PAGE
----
Irvine, Calif., June 23, 2015 – The UC Irvine School of Humanities has received a $2.7 million grant from the Andrew W. Mellon Foundation to fund a pilot program that transforms graduate education by streamlining the time to degree, providing full funding throughout the degree program, and establishing a teaching and research position of up to two years for all candidates who complete their dissertation in five years. UCI is the first institution to couple a shorter time to degree with postdoctoral appointments to create an integrated program designed to launch humanities scholars successfully into academia and alternative careers.

With 40 percent of UCI humanities Ph.D.s finding tenure-track university positions within three years of completion and more than 80 percent finding full-time employment within the same time frame, the school is building upon its strong foundation of graduate program success to lead the national conversation about timely graduate education in the humanities.

“This new partnership between the School of Humanities and the Mellon Foundation is a prime example of how we are pursuing excellence through innovation. UCI has always been known as a leader in the humanities, and this support from the foundation ensures the kind of new thinking that will allow us to maintain that leadership in the years to come,” said Chancellor Howard Gillman.

The 5+2 program consists of a five-year Ph.D. program supported by fellowships and teaching assistantships, followed by up to two years in an assistant professor position, teaching in the Humanities Core course, a yearlong, integrated freshman program of lectures and discussions that develop critical reading and writing skills. Graduate students making good progress toward timely completion will also receive summer research stipends allowing them to maintain scholarly momentum throughout the years leading to the doctorate.

“We believe a shorter and more generously supported pathway through graduate school will attract more underrepresented students into our graduate programs and thus eventually into the faculty cohort, helping to achieve a diversified instructional staff that appropriately reflects our highly diverse undergraduate population,” said Georges Van Den Abbeele, dean of the School of Humanities. “Our hope is that this will become a national model not only to support graduate studies more effectively but also to improve the preparation of our future professors for the kinds of teaching and research needed in the 21st century.”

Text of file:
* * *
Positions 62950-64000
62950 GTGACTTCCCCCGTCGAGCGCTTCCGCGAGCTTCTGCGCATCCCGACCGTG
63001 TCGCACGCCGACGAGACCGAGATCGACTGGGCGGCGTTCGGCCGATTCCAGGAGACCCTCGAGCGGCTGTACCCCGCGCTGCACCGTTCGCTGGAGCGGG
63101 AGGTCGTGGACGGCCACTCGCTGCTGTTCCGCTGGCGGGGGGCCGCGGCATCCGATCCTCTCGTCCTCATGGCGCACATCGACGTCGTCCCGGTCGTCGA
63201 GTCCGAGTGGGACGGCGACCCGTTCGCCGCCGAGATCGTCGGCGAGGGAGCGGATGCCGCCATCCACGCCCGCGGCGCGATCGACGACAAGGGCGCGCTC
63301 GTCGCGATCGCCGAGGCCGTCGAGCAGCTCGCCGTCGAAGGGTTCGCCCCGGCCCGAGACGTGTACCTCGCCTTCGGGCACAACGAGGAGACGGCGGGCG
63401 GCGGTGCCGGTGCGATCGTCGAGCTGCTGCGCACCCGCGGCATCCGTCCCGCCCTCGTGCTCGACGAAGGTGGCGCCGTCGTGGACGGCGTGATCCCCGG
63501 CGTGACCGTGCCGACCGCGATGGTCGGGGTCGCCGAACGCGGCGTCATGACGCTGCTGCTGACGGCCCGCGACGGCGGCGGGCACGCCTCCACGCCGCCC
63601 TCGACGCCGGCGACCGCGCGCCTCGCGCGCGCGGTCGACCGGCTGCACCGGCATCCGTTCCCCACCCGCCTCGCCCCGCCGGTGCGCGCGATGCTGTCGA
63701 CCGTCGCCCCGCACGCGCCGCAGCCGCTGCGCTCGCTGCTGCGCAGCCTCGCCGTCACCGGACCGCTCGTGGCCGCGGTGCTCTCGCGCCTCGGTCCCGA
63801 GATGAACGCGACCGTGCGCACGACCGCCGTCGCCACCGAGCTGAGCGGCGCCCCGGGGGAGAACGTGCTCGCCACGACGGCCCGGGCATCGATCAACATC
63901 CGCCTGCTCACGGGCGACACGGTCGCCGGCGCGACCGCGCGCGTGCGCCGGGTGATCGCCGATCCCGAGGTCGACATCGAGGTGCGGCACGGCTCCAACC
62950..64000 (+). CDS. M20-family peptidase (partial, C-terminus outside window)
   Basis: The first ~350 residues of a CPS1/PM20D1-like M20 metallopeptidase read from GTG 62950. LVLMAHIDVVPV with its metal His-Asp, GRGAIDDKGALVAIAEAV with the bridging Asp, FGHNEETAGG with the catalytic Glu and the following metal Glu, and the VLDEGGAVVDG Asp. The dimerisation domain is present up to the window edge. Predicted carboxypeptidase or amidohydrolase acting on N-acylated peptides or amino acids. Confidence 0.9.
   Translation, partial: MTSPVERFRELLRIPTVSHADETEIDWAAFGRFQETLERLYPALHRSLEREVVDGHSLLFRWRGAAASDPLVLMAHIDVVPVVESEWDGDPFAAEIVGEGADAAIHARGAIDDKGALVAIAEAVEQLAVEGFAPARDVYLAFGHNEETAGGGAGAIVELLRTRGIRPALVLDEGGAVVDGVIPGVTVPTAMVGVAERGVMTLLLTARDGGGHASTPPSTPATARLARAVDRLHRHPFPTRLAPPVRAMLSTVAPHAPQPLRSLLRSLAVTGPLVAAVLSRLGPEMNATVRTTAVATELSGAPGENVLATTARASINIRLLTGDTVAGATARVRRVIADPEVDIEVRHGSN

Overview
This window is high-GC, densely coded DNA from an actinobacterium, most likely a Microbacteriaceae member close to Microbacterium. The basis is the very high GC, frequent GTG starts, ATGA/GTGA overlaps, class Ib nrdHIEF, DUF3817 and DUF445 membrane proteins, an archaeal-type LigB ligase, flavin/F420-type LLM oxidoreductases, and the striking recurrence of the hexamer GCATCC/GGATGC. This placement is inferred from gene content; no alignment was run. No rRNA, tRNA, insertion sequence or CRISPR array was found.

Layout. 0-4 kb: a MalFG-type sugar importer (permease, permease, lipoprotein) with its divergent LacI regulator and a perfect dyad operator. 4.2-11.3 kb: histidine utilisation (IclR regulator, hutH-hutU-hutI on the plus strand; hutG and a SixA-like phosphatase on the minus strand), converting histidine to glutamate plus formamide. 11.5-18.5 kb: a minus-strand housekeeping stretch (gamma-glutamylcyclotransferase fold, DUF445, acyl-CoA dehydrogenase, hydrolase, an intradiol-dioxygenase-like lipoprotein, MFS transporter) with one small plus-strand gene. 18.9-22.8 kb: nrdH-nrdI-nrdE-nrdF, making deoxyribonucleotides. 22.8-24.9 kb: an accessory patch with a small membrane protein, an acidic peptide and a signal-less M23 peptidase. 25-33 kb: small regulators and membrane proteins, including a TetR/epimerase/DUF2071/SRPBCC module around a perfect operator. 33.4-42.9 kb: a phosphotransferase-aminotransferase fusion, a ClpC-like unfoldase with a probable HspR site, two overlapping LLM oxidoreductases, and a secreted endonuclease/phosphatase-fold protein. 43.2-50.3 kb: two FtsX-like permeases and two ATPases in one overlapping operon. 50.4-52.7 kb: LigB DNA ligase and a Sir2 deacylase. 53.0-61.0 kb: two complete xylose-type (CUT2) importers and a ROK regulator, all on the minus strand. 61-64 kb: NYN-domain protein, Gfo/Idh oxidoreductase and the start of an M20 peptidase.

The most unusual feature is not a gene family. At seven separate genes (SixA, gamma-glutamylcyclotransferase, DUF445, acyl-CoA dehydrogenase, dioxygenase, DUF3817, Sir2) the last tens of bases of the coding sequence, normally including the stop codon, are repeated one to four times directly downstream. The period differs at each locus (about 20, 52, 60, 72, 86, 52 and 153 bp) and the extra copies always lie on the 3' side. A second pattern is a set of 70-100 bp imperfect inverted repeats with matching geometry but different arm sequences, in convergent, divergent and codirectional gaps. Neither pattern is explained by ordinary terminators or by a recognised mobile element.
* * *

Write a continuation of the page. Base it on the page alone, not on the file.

Nationally, graduate programs in the humanities have long been criticized for their Ph.D. students’ extended time to degree and lack of preparation for postdoctoral employment. The Modern Language Association’s 2014 “Report of the MLA Task Force on Doctoral Study in Modern Language & Literature” states that the median time to degree for 2012 humanities Ph.D. recipients at U.S. universities was nine years from entry into graduate school. Historically, there has also tended to be a large gap between graduate program funding and normative time to degree. With the 5+2 program, students are funded for the entirety of their program.

Three graduate programs – philosophy, history and visual studies (offered jointly by the art history and film & media studies departments) – are piloting the 5+2 program. With the Mellon Foundation’s funding, all incoming Ph.D. students in those fields will be eligible to pursue the 5+2 opportunities. If the program is successful, other departments may participate as well.

The postdoctoral teaching and research component of the 5+2 program is of particular importance because HumCore, while housed in the School of Humanities, has campuswide impact. It satisfies lower-division writing and general education requirements and, therefore, exposes non-majors to the humanities. In fact, 1,000 students enroll in the course per academic quarter, with 70 percent of them majoring in the biological, physical and social sciences. Beyond creating gateways to humanities majors, what happens in general education affects undergraduate perspectives on how to view – and interact with – the world at large.

About the University of California, Irvine: Currently celebrating its 50th anniversary, UCI is the youngest member of the prestigious Association of American Universities. The campus has produced three Nobel laureates and is known for its academic achievement, premier research, innovation and anteater mascot. Led by Chancellor Howard Gillman, UCI has more than 30,000 students and offers 192 degree programs. It’s located in one of the world’s safest and most economically vibrant communities and is Orange County’s second-largest employer, contributing $4.8 billion annually to the local economy. For more on UCI, visit

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